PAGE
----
Now that YouTube’s new algorithm decides your content’s advertisement faith, how do you stack up? First, let’s talk about who’s watching what. 

Quality of Quantity. Who is Watching What?

How much does Youtube even matter? It’s not as if the Google-owned website is the only site users ever go on, right? According to YouTube, 1.9 billion logged-in users visit their site every month. That’s ⅓ of the internet. It may not be the only website people are spending time on, but it sure represents a big chunk.

Localized in 91 different countries and broadcasted in 80 different languages, people around the world spend one billion hours watching YouTube content every day. 

But what generation is it that spends the most amount of time on YouTube? According to Statista, it’s the youth movement. The younger people are, the more they’re watching YouTube videos. Over 96% of 18-24 year-olds (Generation Z) use YouTube, while 95% of 25-34 year-olds (Millennials) watch or use the platform. To put that into perspective, only 50% of folks over 75 years-old watch content on YouTube. 

The most significant number is that 96% of Generation Z. After all, they are the future of our industry and our planet, aren’t they? And how about the generation after them? It’s time we take notice and your brand should too—it’s obvious YouTube is doing their due diligence.  

But Why The New YouTube Algorithm? 

Kids’ entertainment is massive in the YouTube world. It’s the #1 most viewed category on the platform. That category also comes with loads of controversy.  Since YouTube has minimal limitations on what people can and cannot post, there’s a question of whether certain content should be accessible for young children. Despite loads of clickbait and inappropriate content, YouTube continually stresses the educational value of its platform.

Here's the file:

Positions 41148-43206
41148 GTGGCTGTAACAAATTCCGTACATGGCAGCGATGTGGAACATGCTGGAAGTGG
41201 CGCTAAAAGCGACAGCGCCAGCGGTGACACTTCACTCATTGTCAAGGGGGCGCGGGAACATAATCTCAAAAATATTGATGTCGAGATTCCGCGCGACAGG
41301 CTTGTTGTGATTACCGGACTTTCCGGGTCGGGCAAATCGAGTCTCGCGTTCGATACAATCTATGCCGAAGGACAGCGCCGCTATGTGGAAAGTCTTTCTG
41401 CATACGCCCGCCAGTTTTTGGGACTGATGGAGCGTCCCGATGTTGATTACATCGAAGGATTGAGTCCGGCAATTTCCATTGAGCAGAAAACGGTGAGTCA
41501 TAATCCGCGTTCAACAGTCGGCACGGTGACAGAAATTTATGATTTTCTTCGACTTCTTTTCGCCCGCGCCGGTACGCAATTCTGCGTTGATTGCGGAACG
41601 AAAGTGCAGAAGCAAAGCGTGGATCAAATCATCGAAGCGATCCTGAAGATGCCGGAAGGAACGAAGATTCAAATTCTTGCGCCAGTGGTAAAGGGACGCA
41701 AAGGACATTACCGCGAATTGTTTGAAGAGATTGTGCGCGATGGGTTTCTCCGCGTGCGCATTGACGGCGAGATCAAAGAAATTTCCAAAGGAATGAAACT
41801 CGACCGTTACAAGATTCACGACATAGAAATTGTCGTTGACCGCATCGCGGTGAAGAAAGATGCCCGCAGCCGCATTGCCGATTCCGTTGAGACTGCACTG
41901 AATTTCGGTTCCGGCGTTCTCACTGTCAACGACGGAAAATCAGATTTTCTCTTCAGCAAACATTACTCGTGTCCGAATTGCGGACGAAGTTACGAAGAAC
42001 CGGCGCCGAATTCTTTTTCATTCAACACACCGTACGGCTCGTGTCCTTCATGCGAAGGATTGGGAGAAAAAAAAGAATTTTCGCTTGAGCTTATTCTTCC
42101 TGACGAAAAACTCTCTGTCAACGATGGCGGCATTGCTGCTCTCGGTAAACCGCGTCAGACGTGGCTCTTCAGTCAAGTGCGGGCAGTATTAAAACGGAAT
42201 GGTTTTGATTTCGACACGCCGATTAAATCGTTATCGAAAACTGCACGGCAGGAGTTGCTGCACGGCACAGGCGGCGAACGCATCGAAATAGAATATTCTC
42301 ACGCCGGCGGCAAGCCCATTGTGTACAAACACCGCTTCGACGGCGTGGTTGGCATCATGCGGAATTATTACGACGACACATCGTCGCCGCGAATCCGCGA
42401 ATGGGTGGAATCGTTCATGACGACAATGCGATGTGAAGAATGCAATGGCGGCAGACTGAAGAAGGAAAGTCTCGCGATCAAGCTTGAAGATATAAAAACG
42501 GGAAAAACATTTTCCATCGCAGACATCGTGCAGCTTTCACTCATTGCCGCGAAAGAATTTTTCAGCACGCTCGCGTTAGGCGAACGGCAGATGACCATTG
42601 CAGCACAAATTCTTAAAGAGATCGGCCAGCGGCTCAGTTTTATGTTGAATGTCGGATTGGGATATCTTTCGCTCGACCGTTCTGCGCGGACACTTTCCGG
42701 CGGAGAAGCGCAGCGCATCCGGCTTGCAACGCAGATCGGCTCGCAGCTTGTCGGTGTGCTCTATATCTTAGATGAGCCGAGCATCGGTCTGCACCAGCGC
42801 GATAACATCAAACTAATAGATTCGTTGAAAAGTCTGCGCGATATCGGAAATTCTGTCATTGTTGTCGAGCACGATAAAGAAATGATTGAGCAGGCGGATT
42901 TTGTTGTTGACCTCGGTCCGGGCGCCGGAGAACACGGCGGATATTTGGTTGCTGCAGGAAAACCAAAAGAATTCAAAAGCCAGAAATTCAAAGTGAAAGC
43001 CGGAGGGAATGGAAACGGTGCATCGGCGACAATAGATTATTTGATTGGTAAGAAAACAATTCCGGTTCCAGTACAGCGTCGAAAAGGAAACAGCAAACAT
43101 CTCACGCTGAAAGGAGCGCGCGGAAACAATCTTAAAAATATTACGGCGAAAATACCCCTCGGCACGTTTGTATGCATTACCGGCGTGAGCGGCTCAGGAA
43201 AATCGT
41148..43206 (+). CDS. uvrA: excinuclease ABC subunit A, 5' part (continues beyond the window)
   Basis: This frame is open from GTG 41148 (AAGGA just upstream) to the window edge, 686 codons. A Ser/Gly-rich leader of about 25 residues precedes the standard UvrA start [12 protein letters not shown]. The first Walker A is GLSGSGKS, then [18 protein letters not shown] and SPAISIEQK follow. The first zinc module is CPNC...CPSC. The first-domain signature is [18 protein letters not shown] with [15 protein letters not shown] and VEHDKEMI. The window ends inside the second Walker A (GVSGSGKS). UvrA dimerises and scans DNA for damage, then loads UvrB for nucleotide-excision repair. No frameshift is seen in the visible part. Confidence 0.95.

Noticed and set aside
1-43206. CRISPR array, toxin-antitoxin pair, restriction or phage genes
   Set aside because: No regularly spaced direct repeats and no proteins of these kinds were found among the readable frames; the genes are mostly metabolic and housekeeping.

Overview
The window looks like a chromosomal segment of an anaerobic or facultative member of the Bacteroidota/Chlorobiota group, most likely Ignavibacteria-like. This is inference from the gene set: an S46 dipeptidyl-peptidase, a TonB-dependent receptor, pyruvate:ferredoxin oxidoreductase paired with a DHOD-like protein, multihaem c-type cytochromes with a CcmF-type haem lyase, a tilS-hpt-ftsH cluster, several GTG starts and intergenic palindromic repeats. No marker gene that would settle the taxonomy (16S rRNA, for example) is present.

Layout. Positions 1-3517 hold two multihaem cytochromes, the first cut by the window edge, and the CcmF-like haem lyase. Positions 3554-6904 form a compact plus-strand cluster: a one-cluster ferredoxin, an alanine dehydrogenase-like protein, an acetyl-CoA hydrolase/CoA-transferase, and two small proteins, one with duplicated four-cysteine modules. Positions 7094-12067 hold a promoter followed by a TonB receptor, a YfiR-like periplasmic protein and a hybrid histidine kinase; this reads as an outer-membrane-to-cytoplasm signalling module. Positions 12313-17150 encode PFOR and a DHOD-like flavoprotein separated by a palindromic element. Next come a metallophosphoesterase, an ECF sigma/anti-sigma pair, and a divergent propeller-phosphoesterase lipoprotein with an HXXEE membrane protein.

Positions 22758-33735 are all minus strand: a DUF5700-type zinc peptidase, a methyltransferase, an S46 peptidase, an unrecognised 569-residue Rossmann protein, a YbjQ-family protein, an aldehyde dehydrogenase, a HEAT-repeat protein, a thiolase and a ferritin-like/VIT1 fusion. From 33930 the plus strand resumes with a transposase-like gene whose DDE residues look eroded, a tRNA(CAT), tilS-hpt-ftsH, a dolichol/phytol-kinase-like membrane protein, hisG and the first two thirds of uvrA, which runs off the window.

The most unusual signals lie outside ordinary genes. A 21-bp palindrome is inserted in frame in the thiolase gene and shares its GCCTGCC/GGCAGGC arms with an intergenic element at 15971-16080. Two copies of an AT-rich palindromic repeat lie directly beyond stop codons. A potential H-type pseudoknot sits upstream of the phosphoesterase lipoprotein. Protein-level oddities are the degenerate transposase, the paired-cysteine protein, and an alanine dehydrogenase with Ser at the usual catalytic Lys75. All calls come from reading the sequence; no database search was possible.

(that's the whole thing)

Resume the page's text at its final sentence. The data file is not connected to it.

What comes next after the completion of every YouTube video you’ve ever watched? Recommendations.  Lots and lots of recommendations. This is where the new algorithm kicks in, and why so many content creators are putting up a fuss

So, who’s in the right? And why are content creators so upset? It’s an ongoing debate where YouTube hasn’t detailed what they determine as “quality educational videos.” It’s leaving some content creators feeling uncertain and it may even affect their livelihoods. It all depends on what the software algorithms are targeting now. According to YouTube, it’s nothing out of the norm. 

“We make hundreds of changes every year to make it easier for people to find what they want to watch on YouTube,” Ivy Choi, a company spokeswoman, said in a statement. “We recently made one such change that improves the ability for users to find quality family content.”

YouTube recently took heat for how it polices the spread of troubling videos. CEO Susan Wojcicki believes it’s more important than ever to let people upload anything they want—especially if it’s controversial or offensive. 

“A commitment to openness is not easy,” Wojcicki wrote. “Hearing a broad range of perspectives ultimately makes us a stronger and more informed society.”

But don’t take that for granted. It doesn’t mean just any content will start showing up in the “Recommended Category.”